Monday, August 8, 2016

New Food Recovery Publication: Leftovers for Livestock: A Legal Guide

In the United States, approximately 63 million tons of food is wasted every year. The natural resources used to produce that food, including water, fertilizer, and land, are also lost as a consequence of this alarming amount of waste.

This wasted food typically ends up in landfills where, as it breaks down, it leads to significant emissions of methane, a potent greenhouse gas with 56 times the atmospheric warming power of carbon dioxide.

The U.S. Environmental Protection Agency (EPA), in its Food Recovery Hierarchy, prioritizes recovery opportunities for reducing food waste. According to the hierarchy, wholesome, edible food should be kept in the human food supply if possible. When that is not possible, it may be used as a sustainable feed or feed supplement for animals. Given the significant environmental impact of food in landfills, many businesses, nonprofit organizations, and policymakers have seen a renewed interest in the use of food scraps as animal feed.

A new publication from the University of Arkansas School of Law Food Recovery Project and the Harvard Food Law & Policy Clinic is now available to assist: 


Leftovers for Livestock: A Legal Guide for Using Excess Food as Animal Feed

In “Leftovers for Livestock: A Legal Guide for Using Excess Food as Animal Feed,” the University of Arkansas Food Recovery Project and Harvard Food Law and Policy Clinic provide the first-ever catalogue of the different state regulations and requirements for feeding food scraps to animals. Leftovers for Livestock serves as an important resource for businesses with food scraps that could go to animals, livestock farmers, and other interested stakeholders.

Leftovers for Livestock also describes the federal and state laws and regulations regarding the practice of feeding food scraps to animals, and offers useful suggestions for both generators of food scraps and animal feeding operations. The federal government creates a floor, or base level of regulations for the feeding of food scraps to animals; however, states can apply more strict regulations than the federal baseline.  Indeed, forty-eight states plus Puerto Rico more tightly regulate the feeding of food scraps to animals; some even have outright bans on the use of certain types of food scraps as animal feed.For example, under federal law food scraps can generally be fed to swine, so long as any food scraps containing meat or animal products are heat-treated (heated at a boiling temperature of 212 degrees Fahrenheit/100 degrees Celsius). However, fifteen states ban the feeding of swine with food scraps that contain any animal parts or material, and nine of these states even ban the feeding of any vegetable waste to swine. States also have different license and heat-treatment requirements, with twelve states going above the federal rules and requiring heat-treating of vegetable-based food scraps before they are fed to swine.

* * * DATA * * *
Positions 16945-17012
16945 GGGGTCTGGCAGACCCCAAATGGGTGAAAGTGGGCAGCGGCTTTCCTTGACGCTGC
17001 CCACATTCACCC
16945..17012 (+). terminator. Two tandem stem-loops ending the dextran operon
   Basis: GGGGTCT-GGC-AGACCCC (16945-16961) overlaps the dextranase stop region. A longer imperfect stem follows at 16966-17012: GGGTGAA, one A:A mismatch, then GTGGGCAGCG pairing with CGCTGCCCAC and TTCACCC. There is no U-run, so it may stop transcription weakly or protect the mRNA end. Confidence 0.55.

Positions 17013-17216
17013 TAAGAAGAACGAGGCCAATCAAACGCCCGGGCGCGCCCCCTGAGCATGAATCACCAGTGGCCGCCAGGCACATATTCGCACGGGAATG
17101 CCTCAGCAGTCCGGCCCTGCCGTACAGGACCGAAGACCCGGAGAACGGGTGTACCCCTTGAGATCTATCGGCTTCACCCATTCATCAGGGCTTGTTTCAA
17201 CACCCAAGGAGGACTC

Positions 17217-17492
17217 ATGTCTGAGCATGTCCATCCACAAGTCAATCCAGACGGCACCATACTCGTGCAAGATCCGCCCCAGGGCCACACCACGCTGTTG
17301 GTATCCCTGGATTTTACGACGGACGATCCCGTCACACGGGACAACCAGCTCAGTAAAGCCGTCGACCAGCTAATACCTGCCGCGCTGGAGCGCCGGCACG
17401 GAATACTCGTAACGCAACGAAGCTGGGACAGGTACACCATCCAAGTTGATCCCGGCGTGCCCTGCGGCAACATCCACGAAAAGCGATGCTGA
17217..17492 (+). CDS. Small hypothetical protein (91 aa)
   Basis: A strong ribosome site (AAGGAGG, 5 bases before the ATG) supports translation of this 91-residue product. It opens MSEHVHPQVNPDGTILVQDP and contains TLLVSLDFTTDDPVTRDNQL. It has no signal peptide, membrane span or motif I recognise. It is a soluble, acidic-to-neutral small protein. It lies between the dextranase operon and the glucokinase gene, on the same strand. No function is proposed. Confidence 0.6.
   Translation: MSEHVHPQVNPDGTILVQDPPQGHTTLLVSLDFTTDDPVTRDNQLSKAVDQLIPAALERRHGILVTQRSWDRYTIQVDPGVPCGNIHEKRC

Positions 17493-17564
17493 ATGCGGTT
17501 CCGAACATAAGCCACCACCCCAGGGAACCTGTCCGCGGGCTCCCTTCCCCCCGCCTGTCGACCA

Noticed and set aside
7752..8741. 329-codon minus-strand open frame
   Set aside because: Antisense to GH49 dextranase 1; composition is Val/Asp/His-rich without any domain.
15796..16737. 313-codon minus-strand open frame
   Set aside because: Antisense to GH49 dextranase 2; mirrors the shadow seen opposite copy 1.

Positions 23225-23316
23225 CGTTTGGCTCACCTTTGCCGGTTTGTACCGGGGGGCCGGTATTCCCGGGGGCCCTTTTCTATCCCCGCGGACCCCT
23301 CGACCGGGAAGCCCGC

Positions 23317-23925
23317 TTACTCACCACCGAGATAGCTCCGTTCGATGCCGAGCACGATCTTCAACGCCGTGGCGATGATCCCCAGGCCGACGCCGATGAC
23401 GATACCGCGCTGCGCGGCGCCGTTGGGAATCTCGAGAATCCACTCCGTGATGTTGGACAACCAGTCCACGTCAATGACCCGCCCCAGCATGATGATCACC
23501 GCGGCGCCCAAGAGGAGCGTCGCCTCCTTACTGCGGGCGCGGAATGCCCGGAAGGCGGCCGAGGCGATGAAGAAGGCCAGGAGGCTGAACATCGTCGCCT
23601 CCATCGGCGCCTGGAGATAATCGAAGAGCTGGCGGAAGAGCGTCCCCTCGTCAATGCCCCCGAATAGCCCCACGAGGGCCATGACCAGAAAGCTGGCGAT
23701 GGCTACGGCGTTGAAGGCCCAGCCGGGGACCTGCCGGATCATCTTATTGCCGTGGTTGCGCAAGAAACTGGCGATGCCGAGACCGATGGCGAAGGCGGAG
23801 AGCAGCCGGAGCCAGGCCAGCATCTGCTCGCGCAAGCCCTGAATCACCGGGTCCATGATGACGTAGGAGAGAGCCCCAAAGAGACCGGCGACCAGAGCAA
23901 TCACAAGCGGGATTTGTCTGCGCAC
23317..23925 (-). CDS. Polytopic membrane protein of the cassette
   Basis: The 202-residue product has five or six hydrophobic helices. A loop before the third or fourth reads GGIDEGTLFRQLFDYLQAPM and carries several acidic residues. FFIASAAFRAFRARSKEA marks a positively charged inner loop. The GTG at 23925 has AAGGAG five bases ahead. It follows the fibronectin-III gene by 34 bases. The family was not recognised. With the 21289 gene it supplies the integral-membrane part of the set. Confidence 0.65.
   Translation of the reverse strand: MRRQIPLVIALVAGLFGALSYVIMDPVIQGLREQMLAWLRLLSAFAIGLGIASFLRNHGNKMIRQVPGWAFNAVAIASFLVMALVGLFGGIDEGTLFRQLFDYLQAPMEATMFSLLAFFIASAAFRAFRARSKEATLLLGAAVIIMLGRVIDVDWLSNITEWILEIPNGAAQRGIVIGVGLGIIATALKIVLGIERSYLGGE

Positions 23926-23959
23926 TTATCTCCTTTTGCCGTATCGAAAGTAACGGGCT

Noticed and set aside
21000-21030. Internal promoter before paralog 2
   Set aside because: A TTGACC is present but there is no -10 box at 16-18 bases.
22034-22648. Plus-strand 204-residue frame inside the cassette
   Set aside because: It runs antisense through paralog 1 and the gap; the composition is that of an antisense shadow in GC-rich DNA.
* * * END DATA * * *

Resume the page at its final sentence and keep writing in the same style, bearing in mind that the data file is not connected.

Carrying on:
The patchwork of state and federal law can appear daunting to those hoping to feed food scraps to animals. Leftovers for Livestock will help both businesses with food scraps to donate or sell, and livestock farms hoping to feed their animals more sustainably, to navigate this complex framework by providing a guide to both federal laws and the detailed regulations in every state.

Using food scraps for animal feed can help reduce the amount of food scraps being sent to landfills while also helping businesses save money on garbage disposal costs, helping farmers save money on feed costs, and decreasing the amount of land and natural resources used to grow the grains, soy and corn currently used for animal feed. This is a win for humans, animals, and the planet.

The LL.M. Program is proud of those associated with our Program for their work researching the law and drafting this excellent new publication along with our partners at Harvard:

Nicole Civita, Affiliated Faculty and Director of the Food Recovery Project
Christina Rice, LL.M. anticipated (2016)
Tiffany Alvoid, LL.M. anticipated (2016)

Visit the Food Recovery Project website for links to other resources on food recovery and the law, including the widely cited Food Recovery: A Legal Guide.

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